Chad Deity (Beethovan Oden, right) pummels The Bad Guy (Dave Maier) in the Bay Area Premiere of Kristoffer Diaz’s The Elaborate Entrance of Chad Deity. BELOW: Wrestling promoter EKO (Rod Gnapp, center) lays out his version of the American dream to VP (Nasser Khan, rear left) and The Mace (Tony Sancho). Photos by David Allen
In professional wrestling, we’re told, you can’t kick a guy’s ass without the help of the guy whose ass you’re kicking. Talk about a democracy! Perhaps there’s more to learn from the gaudy world of professional wrestling than we thought.
Playwright Kristoffer Diaz, a self-confessed fan of the fake-out body slams and outsize characters of the pro-wrestling world, seems to think there’s an allegorical relationship between that world and the United States, especially when it comes to racism and the exploitation of labor in the name of almighty capitalism. His play The Elaborate Entrance of Chad Deity opens the Aurora Theatre Company’s 21st season (or 21st “anniversary” season as the pre-show announcement puts it – why is 21 years an anniversary?).
There’s certainly truth in advertising with this play – it’s incredibly elaborate, and director Jon Tracy’s production is enormous. Imagine a wrestling ring (not regulation size), towering video screens and elaborate rock concert-style lighting surrounding the Aurora’s intimate 150-seat theater. Set designer Nina Ball, lighting designer Kurt Landisman and sound designer Cliff Caruthers have done a remarkable job re-creating the garish arena of fictional operation THE Wrestling in the dignified Aurora space. This is an immersive experience, and that’s part of the fun. Before the show, Dave Maier, the fight director and the guy who plays wrestlers The Bad Guy, Billy Heartland and Old Glory, comes out in his good ol’ buy Billy Heartland guise to train us theatrical types how to behave like wrestling types, which is to say we’re coached to boo the bad guy, chant “champ, champ, champ” whenever Chad Deity comes into the ring and salute and bark “sir, yes sir!” when Old Glory makes his dramatic entrance rappelling from the ceiling.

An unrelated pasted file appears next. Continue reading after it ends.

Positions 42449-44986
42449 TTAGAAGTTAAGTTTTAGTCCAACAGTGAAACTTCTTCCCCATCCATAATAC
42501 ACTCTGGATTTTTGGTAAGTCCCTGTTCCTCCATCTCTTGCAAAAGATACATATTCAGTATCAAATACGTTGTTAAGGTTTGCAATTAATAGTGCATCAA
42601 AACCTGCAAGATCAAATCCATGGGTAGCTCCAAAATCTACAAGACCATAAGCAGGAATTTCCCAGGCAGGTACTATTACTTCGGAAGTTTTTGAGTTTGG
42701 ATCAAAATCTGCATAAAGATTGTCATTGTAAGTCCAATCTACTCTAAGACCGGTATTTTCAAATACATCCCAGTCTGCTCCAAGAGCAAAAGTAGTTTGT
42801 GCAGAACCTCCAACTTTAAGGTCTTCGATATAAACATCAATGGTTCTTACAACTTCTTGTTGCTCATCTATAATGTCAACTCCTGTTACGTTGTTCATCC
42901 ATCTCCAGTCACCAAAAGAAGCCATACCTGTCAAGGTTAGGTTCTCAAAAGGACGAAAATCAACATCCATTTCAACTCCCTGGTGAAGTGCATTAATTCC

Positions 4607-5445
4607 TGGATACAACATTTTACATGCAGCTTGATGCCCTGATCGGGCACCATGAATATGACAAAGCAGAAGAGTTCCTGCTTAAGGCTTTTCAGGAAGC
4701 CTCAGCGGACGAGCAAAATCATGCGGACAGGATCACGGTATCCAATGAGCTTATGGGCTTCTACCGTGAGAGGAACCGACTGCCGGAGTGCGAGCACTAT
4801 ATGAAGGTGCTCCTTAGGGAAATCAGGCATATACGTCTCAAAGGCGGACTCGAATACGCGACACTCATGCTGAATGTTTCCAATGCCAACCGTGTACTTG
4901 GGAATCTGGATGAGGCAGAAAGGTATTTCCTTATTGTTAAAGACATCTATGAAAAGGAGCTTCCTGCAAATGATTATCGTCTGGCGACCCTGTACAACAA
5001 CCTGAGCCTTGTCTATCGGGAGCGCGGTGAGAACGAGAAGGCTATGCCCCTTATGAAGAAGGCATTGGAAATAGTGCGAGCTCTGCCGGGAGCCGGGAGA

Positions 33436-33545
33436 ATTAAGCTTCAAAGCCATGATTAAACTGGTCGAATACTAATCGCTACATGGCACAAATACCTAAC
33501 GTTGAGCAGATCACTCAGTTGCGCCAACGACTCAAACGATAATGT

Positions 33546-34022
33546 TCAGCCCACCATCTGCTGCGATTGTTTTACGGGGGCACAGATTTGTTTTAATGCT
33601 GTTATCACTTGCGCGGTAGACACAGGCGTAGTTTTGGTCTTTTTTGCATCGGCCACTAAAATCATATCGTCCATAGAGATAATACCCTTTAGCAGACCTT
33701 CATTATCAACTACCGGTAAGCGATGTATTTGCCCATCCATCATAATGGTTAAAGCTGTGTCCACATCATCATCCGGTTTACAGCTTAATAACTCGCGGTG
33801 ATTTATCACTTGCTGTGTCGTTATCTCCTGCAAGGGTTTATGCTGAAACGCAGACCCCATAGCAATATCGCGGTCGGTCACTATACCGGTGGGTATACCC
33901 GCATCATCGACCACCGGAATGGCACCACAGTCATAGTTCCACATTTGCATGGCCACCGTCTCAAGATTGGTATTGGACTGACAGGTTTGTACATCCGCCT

Knowing what our role is, the play begins in earnest – and it is an earnest play with something to say about the corrosive power of stereotypes and the never-ending smackdown of the little man in corporate America. The central character is Macedonio “The Mace” Guerra (Tony Sancho), one of the most important guys in the wrestling world because he makes the superstars look good. He’s the character without the character, the highly trained and skilled acrobat/actor who makes it look like the inept big-name wrestlers (like Chad Deity, played with appropriate bluster and grit by Beethovan Oden) look like they know what they’re doing.
In his revealing monologues, beautifully delivered by the charming Sancho, Mace tells us he’s pretty happy with his lot in life. He has loved wrestling since he was kid watching it on Saturday morning TV, and he makes a good living, even if he is smarter, more articulate and more sensitive than most of the other guys in the room. He fully recognizes that pro-wrestling guru Everett K. “EKO” Olson (Rod Gnapp) utilizes racial stereotypes to rile up his audiences, but he bites his tongue and does what is asked of him.
When Mace hears about a Brooklyn hip-hop kid of Indian descent who talks a good game, his mind starts spinning with possibilities and introduces the kid, Vigneshwar “VP” Paduar (Nasser Khan) to his bosses. Promoter EKO immediately sees possibilities in the new kid’s brown skin and turns him into “The Fundamentalist,” a bearded, Osama-like wrestler (who, by the way, can’t even begin to wrestle), whose primary function is to enrage the audience and goad Chad Deity.
The play’s trajectory, which isn’t all that convincing, has Mace rising above skeeviest parts of the wrestling world. If the play’s conclusion lacks emotional heft, it sure is a lot of fun. The bulk of the actual wrestling happens in Act 2, and it’s fantastic to be able to watch it all so close up. The big noisy body slams and power bombs are great, but the most effective moments are actually those in slow motion (as when one of Maier’s wrestlers suffers one of The Fundamentalist’s super kicks known as “The Sleeper Cell”). All the flash of the production is fun, too, especially the video screens full of busty ladies in bikinis with wrestlers opening beer cans on their chests and the like (video design by Jim Gross).
This is a very different kind of show for the Aurora, and that’s fantastic. Some companies open their seasons with a bang (see Berkeley Rep’s Chinglish). The Aurora opens its season with a theatrical ass-whoopin’, but that’s OK. They have full permission from the smiling audience to whoop its collective ass.
I interviewed busy Bay Area fight director Dave Maier about his work on The Elaborate Entrance of Chad Deity for the San Francisco Chronicle. Read the story here.
FOR MORE INFORMATION
Kristoffer Diaz’s The Elaborate Entrance of Chad Deity continues through Sept. 30 at Aurora Theatre Company, 2081 Addison St., Berkeley. Tickets are $32-$50. Call 510-843-4822 or visit www.auroratheatre.org.